CYCLOPHONIA "Flight of the Warbird"

By Lord Randall

In this, the season of winter, the intrepid Lord Randall has ventured far, far north to the lands of Norway, the county of Troms to be exact to bring you the first of two bands dragging the often-stale world of melodic/power metal into the future kicking and screaming. Hailing from Sorvik, a teeming metropolis of just over 450 souls, CYCLOPHONIA has crafted their initial offering "Impact Is Imminent". Guitarist Oysten K. Hanssen and Lord Randall strap on their helmets and brace for Impact…

Wormwood Chronicles: Speak about the beginning of what would become CYCLOPHONIA. For the international scene, you’ve kind of come from nowhere.

Oysten K. Hanssen: It all started with a couple of sixteen-year-olds wanting to play in a band and be cool. My friend and I managed to persuade my little brother and a couple of other guys to join us in a cover band, doing songs by the three big “M”s -MAIDEN, METALLICA and MANOWAR. For a while we held the world record in being really really terrible. Of course; we didn’t know that, because we thought we were cool.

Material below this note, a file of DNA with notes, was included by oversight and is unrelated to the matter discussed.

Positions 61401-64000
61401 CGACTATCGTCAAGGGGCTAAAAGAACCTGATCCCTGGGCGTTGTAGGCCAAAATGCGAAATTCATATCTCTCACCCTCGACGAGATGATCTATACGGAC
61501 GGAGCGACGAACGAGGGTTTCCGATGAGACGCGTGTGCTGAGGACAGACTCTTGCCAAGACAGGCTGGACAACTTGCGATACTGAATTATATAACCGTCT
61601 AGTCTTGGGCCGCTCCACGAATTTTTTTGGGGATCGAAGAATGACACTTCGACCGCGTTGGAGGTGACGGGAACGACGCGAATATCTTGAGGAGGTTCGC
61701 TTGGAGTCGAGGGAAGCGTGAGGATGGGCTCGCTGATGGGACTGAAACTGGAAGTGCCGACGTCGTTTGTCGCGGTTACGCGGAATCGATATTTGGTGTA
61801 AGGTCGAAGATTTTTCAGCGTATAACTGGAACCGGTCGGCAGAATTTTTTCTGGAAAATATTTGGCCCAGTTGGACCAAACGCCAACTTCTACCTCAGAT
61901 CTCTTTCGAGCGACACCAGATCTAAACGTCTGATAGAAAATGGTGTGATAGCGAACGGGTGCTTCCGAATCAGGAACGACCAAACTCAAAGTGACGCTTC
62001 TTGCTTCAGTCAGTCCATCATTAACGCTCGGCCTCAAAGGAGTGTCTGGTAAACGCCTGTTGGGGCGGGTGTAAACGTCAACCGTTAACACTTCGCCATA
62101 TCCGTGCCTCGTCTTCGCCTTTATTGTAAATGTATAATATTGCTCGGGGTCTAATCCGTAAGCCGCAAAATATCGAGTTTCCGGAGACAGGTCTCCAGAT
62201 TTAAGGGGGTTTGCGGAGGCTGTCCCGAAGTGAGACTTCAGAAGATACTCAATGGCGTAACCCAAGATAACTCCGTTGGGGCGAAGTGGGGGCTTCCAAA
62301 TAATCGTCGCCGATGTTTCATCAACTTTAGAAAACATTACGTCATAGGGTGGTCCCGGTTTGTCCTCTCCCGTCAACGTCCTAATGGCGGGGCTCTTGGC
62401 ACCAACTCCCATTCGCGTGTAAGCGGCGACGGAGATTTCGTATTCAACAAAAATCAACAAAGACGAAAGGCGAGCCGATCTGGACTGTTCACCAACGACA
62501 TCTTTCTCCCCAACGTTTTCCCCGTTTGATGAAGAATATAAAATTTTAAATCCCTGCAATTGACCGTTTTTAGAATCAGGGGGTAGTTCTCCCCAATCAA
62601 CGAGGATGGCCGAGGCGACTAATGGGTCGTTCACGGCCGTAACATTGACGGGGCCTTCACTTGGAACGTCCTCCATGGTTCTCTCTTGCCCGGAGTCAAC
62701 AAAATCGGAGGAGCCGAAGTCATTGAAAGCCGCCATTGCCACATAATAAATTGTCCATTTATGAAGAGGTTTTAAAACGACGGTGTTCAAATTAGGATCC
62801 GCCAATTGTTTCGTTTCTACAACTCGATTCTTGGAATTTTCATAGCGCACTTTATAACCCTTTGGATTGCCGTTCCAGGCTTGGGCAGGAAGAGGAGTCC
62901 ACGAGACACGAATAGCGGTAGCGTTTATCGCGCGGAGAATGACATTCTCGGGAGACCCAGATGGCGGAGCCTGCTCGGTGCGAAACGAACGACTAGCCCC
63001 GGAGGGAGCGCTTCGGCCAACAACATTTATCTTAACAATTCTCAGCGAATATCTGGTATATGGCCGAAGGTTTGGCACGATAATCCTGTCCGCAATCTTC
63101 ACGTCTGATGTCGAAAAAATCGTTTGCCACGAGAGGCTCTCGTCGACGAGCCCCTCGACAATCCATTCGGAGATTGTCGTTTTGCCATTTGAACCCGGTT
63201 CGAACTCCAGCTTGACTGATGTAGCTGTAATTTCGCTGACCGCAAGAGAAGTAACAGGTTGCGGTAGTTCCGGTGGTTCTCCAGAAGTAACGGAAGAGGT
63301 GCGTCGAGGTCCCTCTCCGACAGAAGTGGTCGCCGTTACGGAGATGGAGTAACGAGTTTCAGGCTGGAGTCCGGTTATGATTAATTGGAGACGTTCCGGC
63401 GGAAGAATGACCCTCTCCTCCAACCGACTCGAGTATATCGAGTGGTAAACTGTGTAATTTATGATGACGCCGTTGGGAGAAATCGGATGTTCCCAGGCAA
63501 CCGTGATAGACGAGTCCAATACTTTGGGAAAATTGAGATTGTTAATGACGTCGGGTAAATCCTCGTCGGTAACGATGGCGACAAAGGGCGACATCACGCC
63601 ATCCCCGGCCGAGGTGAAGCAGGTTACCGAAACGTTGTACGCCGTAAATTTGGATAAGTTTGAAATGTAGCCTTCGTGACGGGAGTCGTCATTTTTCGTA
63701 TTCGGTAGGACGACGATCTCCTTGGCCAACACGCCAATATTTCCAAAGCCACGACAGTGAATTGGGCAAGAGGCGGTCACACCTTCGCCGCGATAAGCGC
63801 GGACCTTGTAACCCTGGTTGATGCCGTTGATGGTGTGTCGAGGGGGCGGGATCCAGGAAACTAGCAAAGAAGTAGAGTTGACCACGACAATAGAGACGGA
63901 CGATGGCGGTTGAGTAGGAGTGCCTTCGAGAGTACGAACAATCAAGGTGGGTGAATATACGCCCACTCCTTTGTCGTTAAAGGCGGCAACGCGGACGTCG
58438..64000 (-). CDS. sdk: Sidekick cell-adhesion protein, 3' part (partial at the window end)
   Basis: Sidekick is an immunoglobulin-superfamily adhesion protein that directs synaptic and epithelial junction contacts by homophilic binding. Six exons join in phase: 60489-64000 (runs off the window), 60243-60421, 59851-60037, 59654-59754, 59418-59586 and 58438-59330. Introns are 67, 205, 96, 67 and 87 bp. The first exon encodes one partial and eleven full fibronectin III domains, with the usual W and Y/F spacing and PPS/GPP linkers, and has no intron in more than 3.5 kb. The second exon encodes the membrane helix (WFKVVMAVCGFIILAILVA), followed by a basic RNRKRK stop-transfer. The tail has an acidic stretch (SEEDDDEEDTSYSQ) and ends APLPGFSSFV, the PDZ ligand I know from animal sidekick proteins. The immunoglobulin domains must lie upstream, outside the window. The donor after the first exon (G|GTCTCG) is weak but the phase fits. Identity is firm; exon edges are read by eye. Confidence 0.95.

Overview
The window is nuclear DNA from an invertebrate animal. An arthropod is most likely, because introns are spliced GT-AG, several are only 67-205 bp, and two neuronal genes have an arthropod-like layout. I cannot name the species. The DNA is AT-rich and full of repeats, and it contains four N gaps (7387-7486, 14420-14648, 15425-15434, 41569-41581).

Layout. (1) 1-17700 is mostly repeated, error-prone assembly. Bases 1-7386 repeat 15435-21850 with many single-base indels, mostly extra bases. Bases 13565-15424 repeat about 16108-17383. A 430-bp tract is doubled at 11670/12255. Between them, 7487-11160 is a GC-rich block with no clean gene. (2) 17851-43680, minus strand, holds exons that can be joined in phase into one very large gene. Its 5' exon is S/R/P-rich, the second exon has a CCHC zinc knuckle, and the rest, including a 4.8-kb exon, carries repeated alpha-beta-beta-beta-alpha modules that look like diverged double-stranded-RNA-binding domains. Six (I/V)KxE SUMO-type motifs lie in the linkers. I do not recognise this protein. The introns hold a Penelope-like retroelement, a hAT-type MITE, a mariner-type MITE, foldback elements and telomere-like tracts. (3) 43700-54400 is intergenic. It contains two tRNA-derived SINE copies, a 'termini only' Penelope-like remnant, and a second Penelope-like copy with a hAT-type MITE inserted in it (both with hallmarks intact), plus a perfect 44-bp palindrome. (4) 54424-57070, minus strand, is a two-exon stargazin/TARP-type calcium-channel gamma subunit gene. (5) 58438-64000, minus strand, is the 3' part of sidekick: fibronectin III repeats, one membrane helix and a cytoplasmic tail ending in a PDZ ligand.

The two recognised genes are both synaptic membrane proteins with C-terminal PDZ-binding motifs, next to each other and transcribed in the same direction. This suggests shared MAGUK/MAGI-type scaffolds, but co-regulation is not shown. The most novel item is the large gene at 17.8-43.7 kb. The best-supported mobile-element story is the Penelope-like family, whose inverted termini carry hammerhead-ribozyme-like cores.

The line-up changed a few times, as did the name, and in 1997 CYCLOPHONIA was a reality. Luckily, we didn’t suck so hard anymore. We won a local “battle of the bands” type event, and felt cooler than ever. Then we split up, members joined other bands and nobody really understood why. A brief reunion in 2003 led us absolutely nowhere, until the current version of the band formed in January of 2009.